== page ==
In the Reformed tradition, however, the Psalms truly became the congregation's prayer. The Reformed tradition also spawned major departure from the way psalms had been rendered with the rise of metered hymnody. In this style, the psalm text was translated with attention to poetic meter so that it could be sung in hymn-like tunes. The simplicity of the metered psalm-hymns fostered the wide-spread memory and singing of the psalms, precisely the goal of the Reformers. One major result of this "innovation" is the Geneva Psalter (1542), which was issued by John Calvin including metrical psalms of Clément Marot and musical settings of Louis Bourgeois. In this psalter, each psalm had its own melody, resulting in a close affinity between text and tune. The Presbyterian Hymnal (1990), Lutheran Book of Worship (1978), United Methodist Hymnal (1989) and Worship III (1986) all contain a sprinkling of psalms from the Geneva Psalter, making a portion of it relatively accessible to contemporary persons. In Anglican worship, metrical psalms were generally sung before and after the sermon, so made their way into the worship of a tradition which incorporated plain-chant renderings of the psalms as well (Holladay 1993, 198-201, 210).
In reformation Scotland, a second method of metered psalmody developed, the most notable example being the Scottish Psalter of 1650. Here the psalms were translated into common poetic meters so that a variety of tune/hymn combinations could be used interchangeably. In this case, the strictures of meter and rhyme burdened the translation, and various tunes skewed the interpretation in quite different, even contradictory ways. Awkward syntax and "flattening" of the imagery of the psalms and distortion of the mood often resulted (The Psalter 1993, 12). Two reactions to this "distortion" eventuated. In the Bay Psalm Book, as it is commonly known (1640), and its long-lived successor, the New England Psalm Book (1651), the ministers were concerned to produce a rendering as close to the Hebrew as the meter would allow. The other reaction moved toward paraphrases and hymnody that Christianized the psalms which had been their antecedents (Holladay 1993, 206). With these paraphrases, it is difficult to know which part of Scripture is being sung, a thorny issue that arose while compiling the Index of Psalm Hymns (available on this web page). How close does the allusion have to be to the psalm-text to be included as a psalm setting?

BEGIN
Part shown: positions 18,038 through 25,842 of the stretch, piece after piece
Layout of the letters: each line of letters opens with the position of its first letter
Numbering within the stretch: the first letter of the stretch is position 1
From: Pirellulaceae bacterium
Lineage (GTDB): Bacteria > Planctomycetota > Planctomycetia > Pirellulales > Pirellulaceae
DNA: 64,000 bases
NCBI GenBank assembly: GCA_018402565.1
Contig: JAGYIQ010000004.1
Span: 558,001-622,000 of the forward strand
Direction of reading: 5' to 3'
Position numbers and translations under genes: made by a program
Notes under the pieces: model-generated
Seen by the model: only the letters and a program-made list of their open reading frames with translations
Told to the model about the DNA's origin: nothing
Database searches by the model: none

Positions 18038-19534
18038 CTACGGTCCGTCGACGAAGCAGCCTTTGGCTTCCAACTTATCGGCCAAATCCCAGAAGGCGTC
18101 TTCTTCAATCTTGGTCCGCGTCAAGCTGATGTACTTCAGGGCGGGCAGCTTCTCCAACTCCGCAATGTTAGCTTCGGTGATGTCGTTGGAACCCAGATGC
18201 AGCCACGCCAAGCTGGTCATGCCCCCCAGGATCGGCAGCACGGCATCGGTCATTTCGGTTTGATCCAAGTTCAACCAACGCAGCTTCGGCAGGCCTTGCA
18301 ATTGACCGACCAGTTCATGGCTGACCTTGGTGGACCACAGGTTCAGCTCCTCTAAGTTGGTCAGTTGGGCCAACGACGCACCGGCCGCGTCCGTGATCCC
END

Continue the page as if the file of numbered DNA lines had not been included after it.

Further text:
A great flowering of Protestant hymnody based, more or less closely on the psalms flowered from the eighteenth century on. Two of the most important names from this era are Isaac Watts and Charles Wesley. Watts (1641-1748) deliberately Christianized his psalm paraphrases. For example, from Psalm 72, he created "Jesus shall reign where'er the sun." Psalm 98:4-9 became the beloved Christmas hymn "Joy to the World." Charles Wesley drew less from the Psalms than from New Testament passages and from his own experience. Hymnody was becoming less tied to the ancient tradition of psalm singing. A few metered psalms from the past continue to be loved and sung today, but often their origin as psalms has been obscured. They are seen simply as wonderful hymns among many wonderful hymns which share a common repertoire of biblical images (The Psalter 1993, 12-14).